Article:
Appendix F: Upcoming Support Changes

While very rare, FNA does occasionally make changes to its support matrix, usually to migrate existing platforms to new system requirements or development environments. In extremely rare cases, certain features may even be removed from FNA. This page is meant to track the more extreme cases, so that developers can plan their own products' development accordingly.

glibc Support Calendar

As of April 1, 2023, FNA requires glibc 2.28 or newer. The fnalibs build OS is RHEL8-based.

On April 1, 2025, glibc 2.34 will be required. The fnalibs build OS will be RHEL9-based.

"RHEL-based" OSes include RHEL for Developers, Rocky Linux, and AlmaLinux.

macOS Support (Single-Assembly)

Apple has distanced themselves (and the Mac) significantly from the traditional PC - as of today "PC" is defined as desktop computers running Windows and Linux, as well as Intel Macs running Mojave or older. As part of this, Apple have put significant work into unifying macOS, iOS, and tvOS as part of the Mac's transition to Apple Silicon CPUs. Additionally, the codesign/notarization requirements have increased substantially, meaning the development model used for Linux and Windows will no longer be practical for macOS.

Upon the release of SDL 3.0 (or April 1, 2025, whichever is sooner), fnalibs and MonoKickstart will no longer provide binaries for macOS, and support/development will be migrated to the same process as iOS and tvOS. The downside is that single-assembly portability support will likely no longer include macOS, but the upside is that if you can manage to target one Apple OS, you will likely be able to target them all at once (provided you can navigate your way through Apple's usual quirks and demands).

FNA3D and SDL_gpu

Ryan Gordon is, with the aid of an Epic Megagrant, developing a next-gen GPU abstraction layer in SDL. SDL_gpu will at minimum be targeting Vulkan, Metal, Direct3D 12, and GNM, covering all of the platforms that FNA supports!

The FNA team is fully committed to supporting and co-developing SDL_gpu with Ryan, and we want it to be how we handle platform graphics in FNA3D going forward. With this in mind, it's worth looking at our existing renderers and where they fit in this plan:


Our Vulkan renderer is now stable, and it performs very well on the hardware that supports it. That said, it is an immense support burden and requires a team of very experienced developers to maintain.

We are using FNA3D Vulkan as the basis for our input in SDL_gpu's design - we now have a very good picture of what is useful to us in explicit graphics APIs, and we know what a good app implementation of Vulkan looks like. The short version: It's a lot of work, but there's very little that can't be done in a shared library like SDL.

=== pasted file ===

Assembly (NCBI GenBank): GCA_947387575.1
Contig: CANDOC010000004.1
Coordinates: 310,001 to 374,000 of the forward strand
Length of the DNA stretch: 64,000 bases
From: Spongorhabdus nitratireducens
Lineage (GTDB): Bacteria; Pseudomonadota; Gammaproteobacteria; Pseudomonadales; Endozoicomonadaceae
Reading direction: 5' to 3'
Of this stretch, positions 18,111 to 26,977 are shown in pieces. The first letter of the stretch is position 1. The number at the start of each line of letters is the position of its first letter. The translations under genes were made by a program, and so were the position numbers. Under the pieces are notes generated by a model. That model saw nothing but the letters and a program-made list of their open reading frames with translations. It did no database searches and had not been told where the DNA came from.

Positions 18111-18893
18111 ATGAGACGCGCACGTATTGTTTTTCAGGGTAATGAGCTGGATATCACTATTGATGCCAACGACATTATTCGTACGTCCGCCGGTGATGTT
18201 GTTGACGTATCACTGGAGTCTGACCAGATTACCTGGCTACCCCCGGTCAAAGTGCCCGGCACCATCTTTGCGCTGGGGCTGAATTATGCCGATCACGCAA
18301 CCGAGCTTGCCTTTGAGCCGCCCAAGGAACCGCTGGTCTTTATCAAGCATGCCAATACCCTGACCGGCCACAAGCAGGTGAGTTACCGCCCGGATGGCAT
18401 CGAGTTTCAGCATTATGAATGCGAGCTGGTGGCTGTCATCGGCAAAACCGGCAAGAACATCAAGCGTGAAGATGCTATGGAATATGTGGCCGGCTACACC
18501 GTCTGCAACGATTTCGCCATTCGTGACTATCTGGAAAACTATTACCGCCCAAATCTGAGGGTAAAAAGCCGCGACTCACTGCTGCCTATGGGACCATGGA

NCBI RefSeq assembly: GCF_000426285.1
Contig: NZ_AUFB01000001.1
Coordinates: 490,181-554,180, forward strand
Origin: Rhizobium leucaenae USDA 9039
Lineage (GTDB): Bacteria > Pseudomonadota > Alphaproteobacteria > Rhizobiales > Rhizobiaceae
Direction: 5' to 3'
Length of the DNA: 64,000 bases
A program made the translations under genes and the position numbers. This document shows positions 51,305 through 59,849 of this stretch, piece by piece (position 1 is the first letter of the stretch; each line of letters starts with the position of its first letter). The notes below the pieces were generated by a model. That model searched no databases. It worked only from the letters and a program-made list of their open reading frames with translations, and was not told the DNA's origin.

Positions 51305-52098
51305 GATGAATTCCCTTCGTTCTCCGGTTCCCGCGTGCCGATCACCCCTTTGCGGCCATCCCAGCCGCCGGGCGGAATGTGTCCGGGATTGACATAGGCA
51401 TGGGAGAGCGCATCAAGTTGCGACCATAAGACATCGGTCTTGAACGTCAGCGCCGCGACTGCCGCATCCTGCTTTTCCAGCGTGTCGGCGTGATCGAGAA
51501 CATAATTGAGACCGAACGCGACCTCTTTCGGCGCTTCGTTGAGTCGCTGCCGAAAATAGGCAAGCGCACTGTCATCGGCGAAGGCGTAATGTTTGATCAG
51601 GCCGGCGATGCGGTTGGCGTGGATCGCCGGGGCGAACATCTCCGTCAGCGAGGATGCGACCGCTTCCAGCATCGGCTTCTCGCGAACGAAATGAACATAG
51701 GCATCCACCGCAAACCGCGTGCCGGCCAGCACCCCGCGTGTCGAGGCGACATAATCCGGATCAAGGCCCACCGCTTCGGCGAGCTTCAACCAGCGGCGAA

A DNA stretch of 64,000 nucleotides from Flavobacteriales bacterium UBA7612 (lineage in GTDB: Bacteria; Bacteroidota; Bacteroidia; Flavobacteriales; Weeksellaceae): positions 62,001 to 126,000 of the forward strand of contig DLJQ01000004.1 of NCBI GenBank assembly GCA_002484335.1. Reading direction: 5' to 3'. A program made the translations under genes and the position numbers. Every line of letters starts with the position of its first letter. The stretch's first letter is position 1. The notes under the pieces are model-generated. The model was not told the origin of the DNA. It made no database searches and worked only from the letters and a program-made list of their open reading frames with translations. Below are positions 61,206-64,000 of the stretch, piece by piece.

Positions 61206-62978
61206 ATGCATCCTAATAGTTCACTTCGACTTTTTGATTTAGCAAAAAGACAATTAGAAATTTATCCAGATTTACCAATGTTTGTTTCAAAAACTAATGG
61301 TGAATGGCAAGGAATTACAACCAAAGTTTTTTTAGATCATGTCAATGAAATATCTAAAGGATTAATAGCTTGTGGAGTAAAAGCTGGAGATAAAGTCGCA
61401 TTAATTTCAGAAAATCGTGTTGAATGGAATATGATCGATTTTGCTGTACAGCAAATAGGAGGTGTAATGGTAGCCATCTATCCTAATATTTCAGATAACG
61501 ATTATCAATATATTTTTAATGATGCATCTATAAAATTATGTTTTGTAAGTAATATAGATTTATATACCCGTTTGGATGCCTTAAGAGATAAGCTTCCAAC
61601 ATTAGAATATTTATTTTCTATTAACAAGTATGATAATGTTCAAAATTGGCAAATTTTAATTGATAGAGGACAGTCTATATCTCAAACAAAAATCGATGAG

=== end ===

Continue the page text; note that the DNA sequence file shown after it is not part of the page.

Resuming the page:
The goal is to make it so that we can write an SDL_gpu renderer that is as good (or better!) than the direct Vulkan implementation we have now, so that Vulkan development can be done within SDL instead. With this in mind, it is likely we will remove the Vulkan renderer when SDL_gpu is done, but in exchange SDL_gpu will be made the default renderer on all platforms immediately.

In addition to being easier to maintain (there are a lot more SDL developers than FNA3D developers!), this also allows us to target Metal directly, so MoltenVK will no longer be necessary on Apple platforms.


This is less likely to be removed than Vulkan, but it is still worth looking at where D3D11 fits into FNA's support matrix:

  • Windows 11 and GDKX require Direct3D 12 hardware
  • Windows 8.1 and 10 will be fully EOL'd by the time SDL 3.0 ships
  • Windows 7 will have been EOL'd for almost half a decade!
  • Starting January 1, 2024, Windows 8.1 and older will no longer be supported by the Steam client (and likely other CEF-based game launchers)

And that's just the software side - on the hardware side, hardware that only supports the D3D11 runtime has become exceedingly rare, and it will only get rarer as the years go on. To put it in perspective: All hardware released in the last 10 years has Vulkan support of some kind!

Lastly, it has been proposed that SDL_gpu will have a D3D11 backend. This isn't set in stone like D3D12 is, but if it does happen it will add to the numerous reasons to remove the D3D11 renderer in FNA3D.


This is by far the least likely to be removed; it has the broadest support, is highly stable, continues to be competitive in performance even compared to Vulkan, and the team is extremely familiar with the implementation in FNA3D. Additionally, it is extremely unlikely that SDL_gpu will have OpenGL support, as the feature set required to make a good backend overlaps completely with Vulkan support, making the backend entirely redundant.

Most importantly, OpenGL is the only renderer that supports full XNA preservation as of writing. It is the only renderer that has full support for the pipeline linkage that XNA allowed: You can have vertex input layouts that do not match the vertex shader input, and the pixel shader input layout does not have to match the vertex shader output layout. Our renderers handle the latter category, but only OpenGL supports the former. That's not to say that it's impossible for the other renderers to support this, it is just very difficult to do so. (You ever written a shader linker before? It's no fun.)

However, it could be possible to add such support into SDL_gpu. If we are able to support flexible vertex/pixel shader input layouts in the SDL_gpu shader linker, OpenGL will no longer have any benefits other than broad support, which like D3D11 will only become less true over time.

If SDL_gpu ends up being the only renderer left, we will remove the FNA3D_Driver system and optimize FNA3D's architecture to be an XNA-friendly frontend to SDL_gpu, and all platform graphics work will happen in SDL (and MojoShader, for optimized shader compilation) from that point onward.